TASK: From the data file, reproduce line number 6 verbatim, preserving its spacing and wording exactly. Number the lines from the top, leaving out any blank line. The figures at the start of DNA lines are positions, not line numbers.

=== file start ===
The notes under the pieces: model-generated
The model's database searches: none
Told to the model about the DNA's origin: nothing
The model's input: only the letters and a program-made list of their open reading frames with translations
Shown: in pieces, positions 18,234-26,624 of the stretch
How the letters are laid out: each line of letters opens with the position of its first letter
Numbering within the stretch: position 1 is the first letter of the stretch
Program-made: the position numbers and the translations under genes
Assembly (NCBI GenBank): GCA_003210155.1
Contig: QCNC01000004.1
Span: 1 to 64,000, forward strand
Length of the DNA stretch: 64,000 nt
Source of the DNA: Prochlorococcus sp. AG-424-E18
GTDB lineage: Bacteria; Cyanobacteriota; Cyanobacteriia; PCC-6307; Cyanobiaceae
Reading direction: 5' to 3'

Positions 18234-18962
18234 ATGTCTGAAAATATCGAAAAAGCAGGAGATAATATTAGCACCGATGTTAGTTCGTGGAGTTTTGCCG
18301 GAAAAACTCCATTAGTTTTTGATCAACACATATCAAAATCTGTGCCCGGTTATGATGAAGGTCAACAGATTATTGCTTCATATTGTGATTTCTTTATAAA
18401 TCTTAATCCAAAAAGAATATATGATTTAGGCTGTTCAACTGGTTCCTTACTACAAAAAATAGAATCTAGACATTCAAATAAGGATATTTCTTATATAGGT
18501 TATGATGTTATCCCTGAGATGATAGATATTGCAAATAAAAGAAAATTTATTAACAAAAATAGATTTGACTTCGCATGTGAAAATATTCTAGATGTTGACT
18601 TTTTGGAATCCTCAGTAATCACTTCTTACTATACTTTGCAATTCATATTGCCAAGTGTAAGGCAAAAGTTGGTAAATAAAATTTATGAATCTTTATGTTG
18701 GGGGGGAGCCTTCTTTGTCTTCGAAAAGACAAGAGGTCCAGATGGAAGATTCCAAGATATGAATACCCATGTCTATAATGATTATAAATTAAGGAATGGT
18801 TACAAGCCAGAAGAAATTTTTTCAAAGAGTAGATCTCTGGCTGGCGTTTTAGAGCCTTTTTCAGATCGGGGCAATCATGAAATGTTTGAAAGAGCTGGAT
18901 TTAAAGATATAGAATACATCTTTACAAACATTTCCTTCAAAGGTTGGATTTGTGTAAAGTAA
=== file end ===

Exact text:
How the letters are laid out: each line of letters opens with the position of its first letter